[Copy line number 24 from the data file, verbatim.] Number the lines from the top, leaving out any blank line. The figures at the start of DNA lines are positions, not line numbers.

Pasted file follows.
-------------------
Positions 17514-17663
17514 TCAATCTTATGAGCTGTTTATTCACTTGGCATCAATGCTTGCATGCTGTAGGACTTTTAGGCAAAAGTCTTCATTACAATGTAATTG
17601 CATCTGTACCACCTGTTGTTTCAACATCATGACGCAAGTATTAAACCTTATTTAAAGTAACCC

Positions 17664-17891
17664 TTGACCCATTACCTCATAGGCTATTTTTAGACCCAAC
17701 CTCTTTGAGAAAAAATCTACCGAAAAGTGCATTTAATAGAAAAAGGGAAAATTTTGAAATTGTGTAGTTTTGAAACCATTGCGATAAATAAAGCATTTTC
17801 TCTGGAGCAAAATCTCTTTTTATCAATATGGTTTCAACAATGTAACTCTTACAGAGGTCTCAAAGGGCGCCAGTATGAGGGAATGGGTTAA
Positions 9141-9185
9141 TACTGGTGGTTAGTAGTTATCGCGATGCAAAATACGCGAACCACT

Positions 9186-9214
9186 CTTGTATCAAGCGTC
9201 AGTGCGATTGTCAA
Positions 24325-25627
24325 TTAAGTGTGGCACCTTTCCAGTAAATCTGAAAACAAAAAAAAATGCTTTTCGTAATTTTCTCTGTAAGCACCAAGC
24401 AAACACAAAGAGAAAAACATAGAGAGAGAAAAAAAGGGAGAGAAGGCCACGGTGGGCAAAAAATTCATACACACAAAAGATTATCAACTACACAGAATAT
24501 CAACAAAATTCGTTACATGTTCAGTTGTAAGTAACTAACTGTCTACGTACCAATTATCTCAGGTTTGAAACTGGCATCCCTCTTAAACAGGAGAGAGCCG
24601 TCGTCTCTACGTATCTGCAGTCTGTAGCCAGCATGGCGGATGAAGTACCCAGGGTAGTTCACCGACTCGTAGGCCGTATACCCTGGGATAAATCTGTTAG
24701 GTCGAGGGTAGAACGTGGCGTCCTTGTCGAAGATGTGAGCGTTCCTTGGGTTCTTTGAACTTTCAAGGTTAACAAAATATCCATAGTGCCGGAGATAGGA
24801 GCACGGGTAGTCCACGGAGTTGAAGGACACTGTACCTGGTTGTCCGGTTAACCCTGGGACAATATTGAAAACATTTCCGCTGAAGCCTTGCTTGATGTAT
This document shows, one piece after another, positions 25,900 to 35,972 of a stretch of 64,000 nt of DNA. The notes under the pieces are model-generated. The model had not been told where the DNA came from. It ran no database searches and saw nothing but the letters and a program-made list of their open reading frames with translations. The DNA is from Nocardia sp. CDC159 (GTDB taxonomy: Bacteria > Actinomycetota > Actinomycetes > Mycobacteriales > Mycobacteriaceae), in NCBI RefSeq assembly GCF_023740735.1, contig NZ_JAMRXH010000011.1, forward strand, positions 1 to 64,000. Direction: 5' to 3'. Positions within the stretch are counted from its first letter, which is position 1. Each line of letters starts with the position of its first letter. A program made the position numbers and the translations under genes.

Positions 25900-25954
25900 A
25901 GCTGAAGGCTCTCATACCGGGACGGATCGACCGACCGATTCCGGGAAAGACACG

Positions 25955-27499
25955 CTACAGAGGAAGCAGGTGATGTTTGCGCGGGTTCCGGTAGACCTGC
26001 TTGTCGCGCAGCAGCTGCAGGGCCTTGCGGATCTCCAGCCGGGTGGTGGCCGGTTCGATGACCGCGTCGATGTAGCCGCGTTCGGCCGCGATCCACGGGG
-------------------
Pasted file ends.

Positions 25955-27499